My eleven year-old daughter, Rachel, has wanted to play the harp for as long as she can remember. When the twins were very little, Amy Shreve, a Nashville-based harpist and songwriter, played at our church, and we purchased her CDs. So Rachel and Paige would often go to bed listening to her harp music, and somewhere between the bedtime stories and dawn’s breaking, Rachel’s dream to play the harp was born.
Recently, Amy and her husband Gary toured through northern California and played at my church. It was a God-breathed service, as they helped lead worship in a very intimate in-the-round venue. After the service, Amy was gracious enough to allow Rachel and Paige the opportunity to sit behind her harp and play it. As Rachel sat at this beautiful concert harp, gently strumming the strings, I could sense a rightness in the moment—her Mona Lisa smile, her wide-eyed wonderment, an internal contentment in her soul, and the beautiful sounds that immersed us. She told me later that she felt an indescribable peace in her heart when she played it.
I think I understood what she meant by that, because I have felt that same feeling at the piano ever since I was a little kid. Playing the harp was a God moment for her.
Harps are tuned to a major scale; the strings are essentially similar to the white keys on a piano. So there are no “wrong” notes. Practically every string you touch sounds good. There is a famous Far Side cartoon, a two-panel Gary Larson masterpiece, which states simply: “Welcome to heaven, here’s your harp” and “Welcome to hell, here’s your accordion.” I can attest that the cartoon is at least half true.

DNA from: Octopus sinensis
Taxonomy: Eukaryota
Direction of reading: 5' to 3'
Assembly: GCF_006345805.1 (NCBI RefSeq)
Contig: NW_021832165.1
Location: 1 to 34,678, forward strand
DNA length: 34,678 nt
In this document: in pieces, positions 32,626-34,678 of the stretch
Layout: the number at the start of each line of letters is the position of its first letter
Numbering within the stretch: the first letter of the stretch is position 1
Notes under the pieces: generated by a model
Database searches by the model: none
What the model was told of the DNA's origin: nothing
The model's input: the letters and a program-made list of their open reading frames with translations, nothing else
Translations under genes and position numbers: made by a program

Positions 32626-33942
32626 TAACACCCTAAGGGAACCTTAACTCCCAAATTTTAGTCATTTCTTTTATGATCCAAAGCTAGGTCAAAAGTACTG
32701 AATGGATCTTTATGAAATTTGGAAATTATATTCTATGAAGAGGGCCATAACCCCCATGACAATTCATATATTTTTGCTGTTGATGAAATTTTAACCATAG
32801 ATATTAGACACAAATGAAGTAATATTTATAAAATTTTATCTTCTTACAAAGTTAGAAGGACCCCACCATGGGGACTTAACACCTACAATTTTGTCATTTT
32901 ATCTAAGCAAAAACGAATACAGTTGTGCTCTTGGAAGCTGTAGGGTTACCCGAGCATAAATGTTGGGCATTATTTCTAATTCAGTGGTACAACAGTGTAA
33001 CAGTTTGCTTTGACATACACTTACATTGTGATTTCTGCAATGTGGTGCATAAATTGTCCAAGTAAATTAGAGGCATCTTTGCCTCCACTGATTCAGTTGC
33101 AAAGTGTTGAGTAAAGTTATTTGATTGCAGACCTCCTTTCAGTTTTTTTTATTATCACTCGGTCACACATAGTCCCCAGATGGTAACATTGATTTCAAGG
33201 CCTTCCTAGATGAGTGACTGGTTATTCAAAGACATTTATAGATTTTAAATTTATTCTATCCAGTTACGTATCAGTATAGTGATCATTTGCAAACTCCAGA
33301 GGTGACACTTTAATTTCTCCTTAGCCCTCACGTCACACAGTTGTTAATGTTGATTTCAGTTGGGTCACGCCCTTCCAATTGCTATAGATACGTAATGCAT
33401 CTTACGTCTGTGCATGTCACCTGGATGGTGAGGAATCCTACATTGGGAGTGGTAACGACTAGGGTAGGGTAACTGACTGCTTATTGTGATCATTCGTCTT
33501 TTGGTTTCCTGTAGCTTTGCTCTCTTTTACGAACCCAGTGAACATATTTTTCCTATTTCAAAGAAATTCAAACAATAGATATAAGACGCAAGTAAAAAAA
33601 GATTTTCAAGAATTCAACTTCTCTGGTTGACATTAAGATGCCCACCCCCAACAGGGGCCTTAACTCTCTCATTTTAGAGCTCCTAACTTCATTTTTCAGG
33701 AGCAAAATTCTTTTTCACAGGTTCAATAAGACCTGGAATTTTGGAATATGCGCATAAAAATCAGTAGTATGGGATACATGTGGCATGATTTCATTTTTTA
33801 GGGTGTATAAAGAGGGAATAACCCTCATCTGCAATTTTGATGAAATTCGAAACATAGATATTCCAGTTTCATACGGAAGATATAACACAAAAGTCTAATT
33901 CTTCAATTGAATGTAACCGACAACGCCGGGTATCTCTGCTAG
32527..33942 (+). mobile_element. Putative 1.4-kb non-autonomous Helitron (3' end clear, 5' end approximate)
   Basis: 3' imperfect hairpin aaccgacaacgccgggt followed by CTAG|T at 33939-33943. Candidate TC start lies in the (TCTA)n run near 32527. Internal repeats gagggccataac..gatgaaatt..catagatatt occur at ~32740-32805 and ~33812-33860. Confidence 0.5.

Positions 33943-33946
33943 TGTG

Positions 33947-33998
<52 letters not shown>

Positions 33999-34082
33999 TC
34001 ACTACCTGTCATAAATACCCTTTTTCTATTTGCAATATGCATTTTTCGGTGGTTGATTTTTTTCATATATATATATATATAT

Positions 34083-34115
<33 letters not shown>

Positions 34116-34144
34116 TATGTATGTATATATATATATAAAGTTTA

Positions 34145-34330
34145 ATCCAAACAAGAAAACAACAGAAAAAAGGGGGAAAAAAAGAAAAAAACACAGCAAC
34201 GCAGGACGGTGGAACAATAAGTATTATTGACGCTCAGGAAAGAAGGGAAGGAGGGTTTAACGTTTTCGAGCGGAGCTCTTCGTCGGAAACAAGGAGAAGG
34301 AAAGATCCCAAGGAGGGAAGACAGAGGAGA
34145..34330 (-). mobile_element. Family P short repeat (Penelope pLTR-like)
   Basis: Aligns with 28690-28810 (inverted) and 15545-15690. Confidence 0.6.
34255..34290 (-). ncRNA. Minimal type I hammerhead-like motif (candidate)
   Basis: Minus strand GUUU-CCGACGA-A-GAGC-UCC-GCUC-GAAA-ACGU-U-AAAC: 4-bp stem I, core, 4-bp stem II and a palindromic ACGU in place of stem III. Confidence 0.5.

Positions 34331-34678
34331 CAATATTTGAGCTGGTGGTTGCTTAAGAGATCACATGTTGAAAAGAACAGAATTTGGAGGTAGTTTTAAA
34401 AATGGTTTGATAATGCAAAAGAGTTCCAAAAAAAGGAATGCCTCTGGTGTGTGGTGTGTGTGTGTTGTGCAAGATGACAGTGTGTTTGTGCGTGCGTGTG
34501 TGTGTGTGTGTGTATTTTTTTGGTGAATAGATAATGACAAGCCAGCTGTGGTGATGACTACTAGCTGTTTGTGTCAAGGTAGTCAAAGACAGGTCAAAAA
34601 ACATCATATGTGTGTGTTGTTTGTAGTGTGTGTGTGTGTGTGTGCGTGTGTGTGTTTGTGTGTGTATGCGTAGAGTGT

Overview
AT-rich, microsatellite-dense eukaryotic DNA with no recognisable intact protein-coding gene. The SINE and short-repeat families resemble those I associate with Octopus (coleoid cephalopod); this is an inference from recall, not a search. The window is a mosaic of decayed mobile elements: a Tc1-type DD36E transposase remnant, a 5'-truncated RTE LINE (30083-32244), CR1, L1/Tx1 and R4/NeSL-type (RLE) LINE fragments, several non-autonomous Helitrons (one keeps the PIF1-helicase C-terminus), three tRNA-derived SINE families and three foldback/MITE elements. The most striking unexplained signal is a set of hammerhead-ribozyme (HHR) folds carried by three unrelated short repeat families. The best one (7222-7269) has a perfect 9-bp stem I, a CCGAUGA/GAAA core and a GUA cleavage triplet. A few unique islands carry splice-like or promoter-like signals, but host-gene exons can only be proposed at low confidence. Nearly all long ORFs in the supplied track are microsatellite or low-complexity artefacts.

A week later, I found myself driving us down to the only music store in town that rents harps. And we chose a larger starter model for her to begin to play. On the long, quiet drive back, I had a flashback of all the sacrifices my parents made to allow me to play the piano. Thousands of dollars in lessons, recitals in far away places, even the extravagant purchase of my first electric piano in college. Every child needs to find affirmation in something they are genuinely good at, I think. I pray that for my children all the time. I prayed that for Rachel that day.
It was early the next morning. An ethereal sound gently awoke me from heavy slumber. Like the voices of angels. It was Rachel, playing “Twinkle Twinkle Little Star” on her new harp.
Welcome to heaven.